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Orcas Island is a beautiful patchwork of lush farmland, rolling hills and gorgeous coastline–a whole lot like its sister islands in the San Juan archipelago. One thing that undeniably sets it apart from the others, though, is Moran State Park–5,200 acres in size and home to the island’s highest point, the 2,400-foot Mount Constitution.
Why camp here: It’s the cheapest sleep on Orcas Island. Plus, you can hike from your campsite to the top of a small mountain and enjoy the best view of the Northwest Straits there is.
Park info: Moran State Park website or 360-902-8844
Great for: swimming, hiking, families
Best season: year-round, busiest in July and August
Getting there: The distance is 110 miles from Seattle, including a ferry crossing (map + directions, ferry info). Ferry lines can be a bear in summertime, but you can walk on with your camping gear and pay just $12 round-trip to take the Orcas Island Shuttle to the park. For those who arrive by bicycle or on foot, a bonus 15 primitive walk-in campsites are located along the road to Mount Constitution.
About the campground: All of Moran State Park’s 130 camp sites are tent sites, split among five different areas of the park. There are no electrical hookups for RVs, though some of the sites can accommodate RVs under 45 feet. Pick a freshwater lake to camp on – there are two, Cascade Lake and Mountain Lake. (Although visitors might expect a huge state park in the San Juan Islands to have saltwater shoreline, this park has very little.) Our favorite area to camp at the park is at Mountain Lake, where you’ll get a bit more privacy and the trail around the lake makes for an easy, relaxing morning stroll. Campers at Cascade Lake can bring a pole and fish for kokanee, cutthroat and rainbow trout.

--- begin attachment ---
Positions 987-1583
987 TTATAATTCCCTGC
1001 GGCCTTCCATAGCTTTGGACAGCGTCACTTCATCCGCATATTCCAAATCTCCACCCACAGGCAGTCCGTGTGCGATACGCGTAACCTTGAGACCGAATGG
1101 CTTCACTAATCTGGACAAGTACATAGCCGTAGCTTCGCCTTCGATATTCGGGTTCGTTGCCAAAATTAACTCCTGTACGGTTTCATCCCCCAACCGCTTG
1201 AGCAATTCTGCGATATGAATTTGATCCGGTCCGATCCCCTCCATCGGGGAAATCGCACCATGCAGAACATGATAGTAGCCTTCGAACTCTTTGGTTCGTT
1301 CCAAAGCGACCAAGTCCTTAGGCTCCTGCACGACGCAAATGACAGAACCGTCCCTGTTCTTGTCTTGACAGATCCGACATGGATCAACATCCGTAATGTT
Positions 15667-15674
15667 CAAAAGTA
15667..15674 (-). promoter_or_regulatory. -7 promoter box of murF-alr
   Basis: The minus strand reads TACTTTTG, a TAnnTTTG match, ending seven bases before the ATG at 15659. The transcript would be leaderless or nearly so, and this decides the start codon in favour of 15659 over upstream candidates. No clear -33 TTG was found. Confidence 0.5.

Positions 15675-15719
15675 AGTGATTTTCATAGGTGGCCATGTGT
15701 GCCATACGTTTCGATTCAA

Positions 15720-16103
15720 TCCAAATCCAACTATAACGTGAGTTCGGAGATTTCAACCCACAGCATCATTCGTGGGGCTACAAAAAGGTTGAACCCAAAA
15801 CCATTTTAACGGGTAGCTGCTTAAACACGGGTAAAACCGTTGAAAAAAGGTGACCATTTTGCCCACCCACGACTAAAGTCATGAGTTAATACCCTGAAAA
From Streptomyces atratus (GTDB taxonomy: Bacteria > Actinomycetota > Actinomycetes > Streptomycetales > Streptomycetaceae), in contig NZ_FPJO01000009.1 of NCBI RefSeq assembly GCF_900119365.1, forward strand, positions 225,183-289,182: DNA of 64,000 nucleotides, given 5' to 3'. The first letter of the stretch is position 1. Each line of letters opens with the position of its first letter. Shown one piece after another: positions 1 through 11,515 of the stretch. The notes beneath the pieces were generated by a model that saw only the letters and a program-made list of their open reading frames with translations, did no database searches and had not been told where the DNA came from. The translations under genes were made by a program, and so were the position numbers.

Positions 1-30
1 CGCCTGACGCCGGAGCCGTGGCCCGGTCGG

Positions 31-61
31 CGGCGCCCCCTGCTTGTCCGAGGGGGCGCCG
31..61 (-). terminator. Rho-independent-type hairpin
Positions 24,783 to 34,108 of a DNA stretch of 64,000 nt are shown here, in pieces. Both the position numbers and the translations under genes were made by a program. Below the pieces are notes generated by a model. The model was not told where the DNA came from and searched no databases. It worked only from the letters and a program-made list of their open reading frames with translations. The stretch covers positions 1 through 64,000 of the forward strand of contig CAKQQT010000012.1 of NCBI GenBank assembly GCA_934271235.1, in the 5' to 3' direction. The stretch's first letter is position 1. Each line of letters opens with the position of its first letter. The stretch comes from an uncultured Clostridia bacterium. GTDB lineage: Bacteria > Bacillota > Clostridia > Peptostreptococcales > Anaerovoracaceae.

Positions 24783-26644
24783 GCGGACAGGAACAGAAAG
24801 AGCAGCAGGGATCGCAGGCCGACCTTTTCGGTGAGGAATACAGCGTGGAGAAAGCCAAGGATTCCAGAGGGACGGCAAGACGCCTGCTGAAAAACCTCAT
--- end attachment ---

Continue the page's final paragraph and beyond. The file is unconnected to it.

Camping reservations: online or 1-888-226-7688
Where to hike: Moran State Park has a whopping 30 miles of hiking trails, plus there are other places to hike on Orcas Island as well (check out nearby Turtleback Mountain and Obstruction Pass). The big attraction is Mt. Constitution, and you can hike, bike or even drive to the top. Check out the stunning views in every direction from the CCC-era observation tower. It can be very windy up here, so I’d bring along a windbreaker jacket. For an easy, peaceful hike, take the trail that loops around Mountain Lake. Take these and more hikes with you in your backpack with Day Hiking the San Juans and Gulf Islands, written by Craig Romano and published by The Mountaineers Books.
Note: You do not need to purchase a Washington State Parks Discover Pass ($30) for your park visit if you are also paying for a campsite. To visit the park when you aren’t camping, however, you have to. A one-day Discover Pass is $10 and can be purchased at the Park.